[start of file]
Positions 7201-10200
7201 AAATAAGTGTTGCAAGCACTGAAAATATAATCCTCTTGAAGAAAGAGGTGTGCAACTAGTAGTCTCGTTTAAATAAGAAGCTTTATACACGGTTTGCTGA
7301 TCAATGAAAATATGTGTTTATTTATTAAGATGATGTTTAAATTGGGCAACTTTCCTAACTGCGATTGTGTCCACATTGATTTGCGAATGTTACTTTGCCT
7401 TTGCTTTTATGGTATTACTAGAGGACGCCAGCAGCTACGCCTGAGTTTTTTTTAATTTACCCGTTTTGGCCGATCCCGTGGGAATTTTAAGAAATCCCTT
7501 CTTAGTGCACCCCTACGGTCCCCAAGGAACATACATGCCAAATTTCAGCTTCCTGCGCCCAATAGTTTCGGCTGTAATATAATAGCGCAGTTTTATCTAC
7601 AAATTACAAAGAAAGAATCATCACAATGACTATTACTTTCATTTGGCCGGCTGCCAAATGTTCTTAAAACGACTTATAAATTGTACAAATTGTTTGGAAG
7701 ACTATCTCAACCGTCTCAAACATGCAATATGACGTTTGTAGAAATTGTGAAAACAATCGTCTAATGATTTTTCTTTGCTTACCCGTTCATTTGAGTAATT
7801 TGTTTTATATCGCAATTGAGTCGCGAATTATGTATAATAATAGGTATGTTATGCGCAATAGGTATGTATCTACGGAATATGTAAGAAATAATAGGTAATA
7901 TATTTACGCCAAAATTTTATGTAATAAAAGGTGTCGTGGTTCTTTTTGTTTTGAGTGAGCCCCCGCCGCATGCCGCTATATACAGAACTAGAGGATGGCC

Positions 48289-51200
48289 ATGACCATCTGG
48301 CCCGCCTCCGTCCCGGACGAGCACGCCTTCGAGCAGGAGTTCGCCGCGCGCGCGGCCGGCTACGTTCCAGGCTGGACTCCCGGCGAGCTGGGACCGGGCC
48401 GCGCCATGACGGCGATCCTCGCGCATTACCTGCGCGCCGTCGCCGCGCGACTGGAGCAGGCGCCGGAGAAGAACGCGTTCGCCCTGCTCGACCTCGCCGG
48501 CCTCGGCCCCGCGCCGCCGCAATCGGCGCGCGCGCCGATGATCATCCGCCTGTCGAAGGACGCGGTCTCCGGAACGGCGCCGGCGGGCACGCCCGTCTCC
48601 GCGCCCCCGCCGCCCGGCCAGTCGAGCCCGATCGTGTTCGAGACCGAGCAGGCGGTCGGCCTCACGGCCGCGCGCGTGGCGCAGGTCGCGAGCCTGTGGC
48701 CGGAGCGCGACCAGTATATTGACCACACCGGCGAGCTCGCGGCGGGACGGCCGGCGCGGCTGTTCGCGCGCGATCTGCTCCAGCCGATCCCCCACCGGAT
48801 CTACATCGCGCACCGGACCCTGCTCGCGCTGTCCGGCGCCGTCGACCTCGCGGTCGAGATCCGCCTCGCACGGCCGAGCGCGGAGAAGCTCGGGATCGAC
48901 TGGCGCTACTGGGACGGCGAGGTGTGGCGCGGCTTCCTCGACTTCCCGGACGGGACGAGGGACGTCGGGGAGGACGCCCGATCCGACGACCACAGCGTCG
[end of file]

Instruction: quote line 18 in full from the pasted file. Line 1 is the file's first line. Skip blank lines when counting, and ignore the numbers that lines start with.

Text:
48901 TGGCGCTACTGGGACGGCGAGGTGTGGCGCGGCTTCCTCGACTTCCCGGACGGGACGAGGGACGTCGGGGAGGACGCCCGATCCGACGACCACAGCGTCG